The emergence of procurement as an academic discipline

 

When compared with other business and management professions such as marketing, finance or human resource managementprocurement is relatively new. Whilst the origin of supply management is closely linked with the birth of the company itself, it was viewed by academe as being oflittle interest as it appeared to require little or no skill.

Supply chain management (SCM) as a concept was born at the beginning of the 1980s. At that time research and teaching in the field was almost non-existent. Some of the early academic programmes in supply management were created by Hal Fearon at Michigan State University and Arizona State University, where these early programmes were called ‘Materials Management‘. Both of these universities also created executive programmes in this area.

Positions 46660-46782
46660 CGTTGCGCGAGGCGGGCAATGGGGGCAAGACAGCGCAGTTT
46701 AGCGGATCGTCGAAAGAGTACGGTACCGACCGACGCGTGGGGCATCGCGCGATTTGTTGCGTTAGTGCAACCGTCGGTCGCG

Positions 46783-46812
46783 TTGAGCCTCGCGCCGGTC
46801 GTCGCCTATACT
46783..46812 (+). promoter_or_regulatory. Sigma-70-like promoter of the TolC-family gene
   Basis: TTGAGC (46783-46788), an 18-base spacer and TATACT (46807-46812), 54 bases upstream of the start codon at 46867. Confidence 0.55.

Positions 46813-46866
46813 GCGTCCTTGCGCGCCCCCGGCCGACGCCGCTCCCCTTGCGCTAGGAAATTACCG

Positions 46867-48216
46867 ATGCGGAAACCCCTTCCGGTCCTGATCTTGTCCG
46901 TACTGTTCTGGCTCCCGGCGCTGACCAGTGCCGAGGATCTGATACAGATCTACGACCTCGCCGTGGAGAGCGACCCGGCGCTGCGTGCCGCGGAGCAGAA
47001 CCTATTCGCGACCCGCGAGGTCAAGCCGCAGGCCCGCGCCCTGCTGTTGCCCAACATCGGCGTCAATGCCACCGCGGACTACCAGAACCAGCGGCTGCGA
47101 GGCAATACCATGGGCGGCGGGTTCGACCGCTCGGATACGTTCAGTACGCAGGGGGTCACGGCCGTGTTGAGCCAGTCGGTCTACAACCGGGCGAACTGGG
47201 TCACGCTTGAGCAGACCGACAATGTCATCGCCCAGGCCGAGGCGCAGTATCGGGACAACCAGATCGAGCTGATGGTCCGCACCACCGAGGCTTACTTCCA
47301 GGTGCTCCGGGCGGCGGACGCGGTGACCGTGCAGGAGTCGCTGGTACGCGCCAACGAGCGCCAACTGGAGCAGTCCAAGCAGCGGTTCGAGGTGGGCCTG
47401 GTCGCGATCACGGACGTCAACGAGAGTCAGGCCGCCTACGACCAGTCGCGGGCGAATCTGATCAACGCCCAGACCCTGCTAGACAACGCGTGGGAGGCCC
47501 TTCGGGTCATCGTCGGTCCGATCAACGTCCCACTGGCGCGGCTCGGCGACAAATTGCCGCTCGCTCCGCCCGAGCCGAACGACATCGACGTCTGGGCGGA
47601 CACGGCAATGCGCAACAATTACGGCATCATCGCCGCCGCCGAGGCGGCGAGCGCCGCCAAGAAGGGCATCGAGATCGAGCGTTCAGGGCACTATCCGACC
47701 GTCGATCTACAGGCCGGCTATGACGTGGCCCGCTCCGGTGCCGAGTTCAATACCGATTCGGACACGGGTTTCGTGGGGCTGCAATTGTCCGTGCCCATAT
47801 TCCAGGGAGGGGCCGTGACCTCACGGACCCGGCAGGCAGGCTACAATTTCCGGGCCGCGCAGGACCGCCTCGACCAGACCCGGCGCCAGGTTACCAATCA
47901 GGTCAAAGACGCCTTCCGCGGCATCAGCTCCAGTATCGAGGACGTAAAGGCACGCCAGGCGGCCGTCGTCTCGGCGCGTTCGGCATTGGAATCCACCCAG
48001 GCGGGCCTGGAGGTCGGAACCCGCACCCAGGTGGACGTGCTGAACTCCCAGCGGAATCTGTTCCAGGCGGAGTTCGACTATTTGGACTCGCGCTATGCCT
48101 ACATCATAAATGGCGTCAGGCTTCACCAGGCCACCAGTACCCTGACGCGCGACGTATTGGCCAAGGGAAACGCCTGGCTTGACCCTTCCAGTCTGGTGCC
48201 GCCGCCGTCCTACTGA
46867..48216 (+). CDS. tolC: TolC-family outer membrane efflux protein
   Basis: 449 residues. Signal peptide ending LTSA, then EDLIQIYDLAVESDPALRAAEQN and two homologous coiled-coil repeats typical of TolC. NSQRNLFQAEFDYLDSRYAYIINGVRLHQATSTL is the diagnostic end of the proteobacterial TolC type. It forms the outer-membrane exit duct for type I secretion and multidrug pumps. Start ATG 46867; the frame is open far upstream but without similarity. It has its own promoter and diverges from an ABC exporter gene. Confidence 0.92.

In the period 1992–99, a group of like-minded academics at Michigan State University created an initiative called the Global Procurement Benchmarking Initiative, and created a series of studies that focused on leading procurement practices.[2] These technical reports were largely focused on documenting what organizations were doing, and classifying these strategies into basicmoderately advanced and most advanced. Out of these early studies were derived many of the maturity models that formed the basis for procurement consultancies at Accenture, AT Kearney, IBM, McKinsey, Booz & Co and others.

Since the mid-1990s, the growth of both teaching and research has been exponential. In 2014 SCM is making the change from being an emerging research field to becoming a consolidated one. The importance of an academic perspective on SCM and, more to the point, the role ofprocurement within it, is that it ensures that any possible gaps between research and practice can be minimized.